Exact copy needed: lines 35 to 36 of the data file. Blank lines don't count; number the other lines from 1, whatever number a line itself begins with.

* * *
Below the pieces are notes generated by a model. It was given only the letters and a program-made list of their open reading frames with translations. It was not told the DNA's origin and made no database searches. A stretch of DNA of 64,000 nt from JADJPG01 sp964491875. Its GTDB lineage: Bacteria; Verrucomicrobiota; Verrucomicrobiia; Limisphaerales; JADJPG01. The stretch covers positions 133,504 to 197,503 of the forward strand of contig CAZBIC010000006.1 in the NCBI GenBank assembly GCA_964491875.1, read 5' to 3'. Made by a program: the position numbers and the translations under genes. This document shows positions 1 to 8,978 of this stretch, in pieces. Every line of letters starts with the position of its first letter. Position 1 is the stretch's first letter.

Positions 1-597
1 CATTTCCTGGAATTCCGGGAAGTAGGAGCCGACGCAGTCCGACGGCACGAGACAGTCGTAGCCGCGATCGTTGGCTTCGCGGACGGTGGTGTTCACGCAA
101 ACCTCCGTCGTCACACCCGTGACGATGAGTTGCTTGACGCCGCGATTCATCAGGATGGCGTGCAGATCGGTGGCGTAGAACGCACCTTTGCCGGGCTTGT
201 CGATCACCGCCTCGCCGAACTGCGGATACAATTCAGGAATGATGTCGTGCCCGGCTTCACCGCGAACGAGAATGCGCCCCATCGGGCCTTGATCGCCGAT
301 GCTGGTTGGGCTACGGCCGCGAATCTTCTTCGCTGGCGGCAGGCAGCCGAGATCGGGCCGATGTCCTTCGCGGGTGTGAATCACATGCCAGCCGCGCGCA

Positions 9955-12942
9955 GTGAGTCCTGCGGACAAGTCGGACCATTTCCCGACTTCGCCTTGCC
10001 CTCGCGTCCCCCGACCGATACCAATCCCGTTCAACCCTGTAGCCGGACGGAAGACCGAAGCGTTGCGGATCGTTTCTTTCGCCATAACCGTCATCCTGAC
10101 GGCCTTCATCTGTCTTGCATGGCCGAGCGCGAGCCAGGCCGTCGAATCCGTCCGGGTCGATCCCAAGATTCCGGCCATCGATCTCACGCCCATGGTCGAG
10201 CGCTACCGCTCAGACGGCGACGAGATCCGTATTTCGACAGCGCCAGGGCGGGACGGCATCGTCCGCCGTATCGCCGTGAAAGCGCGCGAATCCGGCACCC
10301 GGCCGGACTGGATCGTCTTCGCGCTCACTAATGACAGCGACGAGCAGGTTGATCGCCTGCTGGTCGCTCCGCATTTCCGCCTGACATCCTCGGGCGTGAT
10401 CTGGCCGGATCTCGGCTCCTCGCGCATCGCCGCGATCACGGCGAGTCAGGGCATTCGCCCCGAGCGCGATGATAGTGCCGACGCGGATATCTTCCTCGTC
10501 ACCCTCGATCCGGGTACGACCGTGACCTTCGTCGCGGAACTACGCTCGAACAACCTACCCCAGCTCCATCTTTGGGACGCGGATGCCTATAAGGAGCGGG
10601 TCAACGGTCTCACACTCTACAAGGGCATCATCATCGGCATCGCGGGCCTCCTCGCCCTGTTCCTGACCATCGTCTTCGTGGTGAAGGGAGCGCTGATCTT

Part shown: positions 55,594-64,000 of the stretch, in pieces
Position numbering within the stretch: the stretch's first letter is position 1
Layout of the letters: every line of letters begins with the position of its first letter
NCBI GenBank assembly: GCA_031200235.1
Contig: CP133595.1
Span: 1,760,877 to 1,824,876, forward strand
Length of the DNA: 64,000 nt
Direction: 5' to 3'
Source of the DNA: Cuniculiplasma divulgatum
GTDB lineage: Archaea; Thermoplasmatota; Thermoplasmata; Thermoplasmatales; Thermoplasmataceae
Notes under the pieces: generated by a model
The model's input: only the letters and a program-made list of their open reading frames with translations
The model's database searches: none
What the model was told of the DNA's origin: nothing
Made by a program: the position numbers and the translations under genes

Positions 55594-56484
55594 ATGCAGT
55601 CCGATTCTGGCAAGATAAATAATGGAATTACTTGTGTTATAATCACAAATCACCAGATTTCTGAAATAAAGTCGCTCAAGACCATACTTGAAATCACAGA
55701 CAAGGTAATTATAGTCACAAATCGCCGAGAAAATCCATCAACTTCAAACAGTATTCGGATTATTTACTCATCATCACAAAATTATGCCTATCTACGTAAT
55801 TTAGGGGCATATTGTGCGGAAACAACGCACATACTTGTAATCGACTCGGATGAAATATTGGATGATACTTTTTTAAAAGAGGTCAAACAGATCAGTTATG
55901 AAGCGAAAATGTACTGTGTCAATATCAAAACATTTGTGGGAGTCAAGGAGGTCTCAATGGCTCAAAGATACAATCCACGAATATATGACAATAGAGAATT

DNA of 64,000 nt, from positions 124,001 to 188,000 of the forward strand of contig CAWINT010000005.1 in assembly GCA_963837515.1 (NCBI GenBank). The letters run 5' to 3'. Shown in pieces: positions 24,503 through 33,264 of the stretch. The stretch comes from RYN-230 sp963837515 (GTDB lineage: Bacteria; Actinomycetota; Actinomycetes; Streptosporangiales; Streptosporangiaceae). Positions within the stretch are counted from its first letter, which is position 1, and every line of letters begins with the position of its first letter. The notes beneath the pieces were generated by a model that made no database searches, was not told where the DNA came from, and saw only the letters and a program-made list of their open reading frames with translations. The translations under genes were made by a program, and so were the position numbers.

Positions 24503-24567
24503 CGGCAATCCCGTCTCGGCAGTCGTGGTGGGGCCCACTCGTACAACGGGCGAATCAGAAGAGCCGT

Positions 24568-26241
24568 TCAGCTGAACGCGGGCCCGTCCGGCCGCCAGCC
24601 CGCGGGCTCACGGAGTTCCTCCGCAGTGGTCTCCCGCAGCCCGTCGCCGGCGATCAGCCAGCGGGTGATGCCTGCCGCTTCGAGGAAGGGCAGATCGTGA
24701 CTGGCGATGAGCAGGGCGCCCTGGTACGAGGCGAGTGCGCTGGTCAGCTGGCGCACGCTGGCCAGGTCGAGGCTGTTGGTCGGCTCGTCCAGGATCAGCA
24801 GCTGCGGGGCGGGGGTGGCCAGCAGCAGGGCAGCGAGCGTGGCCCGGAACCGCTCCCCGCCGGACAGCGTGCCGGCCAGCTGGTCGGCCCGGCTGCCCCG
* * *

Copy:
55801 TTAGGGGCATATTGTGCGGAAACAACGCACATACTTGTAATCGACTCGGATGAAATATTGGATGATACTTTTTTAAAAGAGGTCAAACAGATCAGTTATG
55901 AAGCGAAAATGTACTGTGTCAATATCAAAACATTTGTGGGAGTCAAGGAGGTCTCAATGGCTCAAAGATACAATCCACGAATATATGACAATAGAGAATT